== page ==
One of the trickiest parts of managing a team is giving honest feedback, in a way that doesn’t come across as too harsh. Can you please share with us five suggestions about how to best give constructive criticism to a remote employee? Kindly share a story or example for each.

Feedback is much easier than people make it out to be. It’s not like solving the Birch and Swinnerton-dyer conjecture. (Don’t worry. I had to look that up too.) Here are the two sentences you need to master feedback:

  1. What I value about you is….
  2. You could be even more effective if….

That’s it. Have something positive to share? Pick up the phone and fill in the blank for number one. Observed an issue you want to see corrected? Use number two.

For example, once after giving a presentation, I received this feedback:

Hey Tim, I really enjoyed the presentation, especially your use of humor and examples. One thing: This is an international audience and I noticed that some attendees struggled to follow when you ramped up the pace during that flight story. You could be more effective if you slowed down that section.

As you can see, you can and should use your own words, but number 1 and 2 provide a great starting point.

Can you address how to give constructive feedback over email? If someone is in front of you much of the nuance can be picked up in facial expressions and body language. But not when someone is remote.

How do you prevent the email from sounding too critical or harsh?

Stop writing that email. Seriously, drop the mouse and back away from the keyboard…slowly.

If you want to give feedback, grab the phone. Sure, maybe you will craft the perfect email, but even so the medium itself reduces the effect of the message. If you care enough about the person to notice what he/she is doing and provide commentary, do so live.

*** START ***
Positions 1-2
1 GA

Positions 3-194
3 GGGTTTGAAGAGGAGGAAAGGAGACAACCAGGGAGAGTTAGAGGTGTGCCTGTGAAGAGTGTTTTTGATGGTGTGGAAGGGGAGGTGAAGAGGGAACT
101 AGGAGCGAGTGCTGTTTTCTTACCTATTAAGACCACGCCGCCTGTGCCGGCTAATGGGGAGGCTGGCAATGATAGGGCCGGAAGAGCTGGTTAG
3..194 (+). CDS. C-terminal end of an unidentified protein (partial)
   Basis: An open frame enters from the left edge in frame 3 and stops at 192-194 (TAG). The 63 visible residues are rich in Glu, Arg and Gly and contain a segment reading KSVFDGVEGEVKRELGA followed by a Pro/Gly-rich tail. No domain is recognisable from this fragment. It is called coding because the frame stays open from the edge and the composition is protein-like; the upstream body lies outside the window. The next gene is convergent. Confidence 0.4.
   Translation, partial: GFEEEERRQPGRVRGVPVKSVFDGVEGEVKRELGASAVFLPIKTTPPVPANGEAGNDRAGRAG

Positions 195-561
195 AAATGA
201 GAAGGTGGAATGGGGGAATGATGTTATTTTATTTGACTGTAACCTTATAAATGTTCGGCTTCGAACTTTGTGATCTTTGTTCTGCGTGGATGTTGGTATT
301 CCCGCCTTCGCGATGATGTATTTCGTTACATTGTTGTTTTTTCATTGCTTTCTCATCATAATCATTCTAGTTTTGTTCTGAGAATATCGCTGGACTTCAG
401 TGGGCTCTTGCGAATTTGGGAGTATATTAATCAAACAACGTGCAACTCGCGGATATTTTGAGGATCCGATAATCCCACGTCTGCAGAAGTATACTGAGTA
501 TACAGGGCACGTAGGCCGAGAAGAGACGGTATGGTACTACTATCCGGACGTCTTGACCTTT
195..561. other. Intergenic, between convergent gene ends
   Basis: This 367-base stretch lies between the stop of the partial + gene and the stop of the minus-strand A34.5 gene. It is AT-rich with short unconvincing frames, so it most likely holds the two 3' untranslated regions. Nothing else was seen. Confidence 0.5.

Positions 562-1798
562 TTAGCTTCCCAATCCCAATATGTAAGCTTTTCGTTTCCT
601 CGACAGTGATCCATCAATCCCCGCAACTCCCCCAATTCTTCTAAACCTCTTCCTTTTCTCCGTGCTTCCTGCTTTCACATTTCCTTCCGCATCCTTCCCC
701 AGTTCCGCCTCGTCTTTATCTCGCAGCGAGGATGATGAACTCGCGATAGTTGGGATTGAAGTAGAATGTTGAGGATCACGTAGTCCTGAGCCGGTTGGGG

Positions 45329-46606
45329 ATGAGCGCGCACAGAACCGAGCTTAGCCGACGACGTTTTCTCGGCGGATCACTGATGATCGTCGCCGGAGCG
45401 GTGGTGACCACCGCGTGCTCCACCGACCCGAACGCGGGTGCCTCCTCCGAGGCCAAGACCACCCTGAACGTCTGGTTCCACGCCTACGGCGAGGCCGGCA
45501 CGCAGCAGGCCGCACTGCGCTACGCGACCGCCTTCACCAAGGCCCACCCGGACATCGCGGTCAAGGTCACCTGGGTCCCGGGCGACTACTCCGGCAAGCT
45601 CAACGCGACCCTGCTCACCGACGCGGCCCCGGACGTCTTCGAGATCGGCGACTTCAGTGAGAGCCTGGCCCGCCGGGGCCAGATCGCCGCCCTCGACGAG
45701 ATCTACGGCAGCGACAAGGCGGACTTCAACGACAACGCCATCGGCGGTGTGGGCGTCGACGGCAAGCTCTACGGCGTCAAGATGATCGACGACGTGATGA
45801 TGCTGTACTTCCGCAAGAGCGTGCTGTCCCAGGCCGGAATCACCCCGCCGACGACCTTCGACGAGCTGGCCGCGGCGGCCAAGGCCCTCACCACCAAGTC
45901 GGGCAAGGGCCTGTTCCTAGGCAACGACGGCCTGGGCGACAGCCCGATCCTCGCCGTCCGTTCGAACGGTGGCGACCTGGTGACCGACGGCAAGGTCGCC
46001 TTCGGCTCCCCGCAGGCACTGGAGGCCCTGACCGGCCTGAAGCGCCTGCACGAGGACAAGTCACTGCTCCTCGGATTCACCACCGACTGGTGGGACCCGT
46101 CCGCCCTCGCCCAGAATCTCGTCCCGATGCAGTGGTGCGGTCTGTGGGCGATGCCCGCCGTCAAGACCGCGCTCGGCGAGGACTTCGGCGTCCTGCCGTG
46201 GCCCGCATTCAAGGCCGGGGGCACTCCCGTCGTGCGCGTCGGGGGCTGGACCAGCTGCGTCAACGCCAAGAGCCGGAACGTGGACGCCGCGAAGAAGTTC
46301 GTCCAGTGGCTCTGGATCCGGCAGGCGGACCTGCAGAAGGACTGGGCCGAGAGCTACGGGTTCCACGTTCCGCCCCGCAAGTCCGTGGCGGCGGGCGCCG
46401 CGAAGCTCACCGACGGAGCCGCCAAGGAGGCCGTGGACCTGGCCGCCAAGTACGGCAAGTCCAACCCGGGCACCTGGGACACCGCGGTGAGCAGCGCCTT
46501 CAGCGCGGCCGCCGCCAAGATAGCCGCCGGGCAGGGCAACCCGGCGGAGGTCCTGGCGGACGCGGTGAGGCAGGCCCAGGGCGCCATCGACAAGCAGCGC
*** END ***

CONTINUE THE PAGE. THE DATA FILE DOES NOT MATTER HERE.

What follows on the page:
In your experience, is there a best time to give feedback or critique? Should it be immediately after an incident? Should it be at a different time? Should it be at set intervals? Can you explain what you mean?

Again, people overcomplicate this. Technically the best time to give feedback is right after the behavior is observed. For example, a flight instructor will debrief the pilot-in-training shortly after landing. Similarly, it’s best to give someone feedback on a presentation as soon as they step off stage.

The question you have to ask is: are they ready to hear the feedback? Don’t guess. Ask the question: Can I give you some feedback?

Most will say yes, but sometimes there is a legitimate reason for a no. Going back to my speech example, I’m often drained after a big presentation and likely won’t have the energy to take the comments on board. An hour or two later is a different story.

How would you define what it is to “be a great boss”? Can you share a story?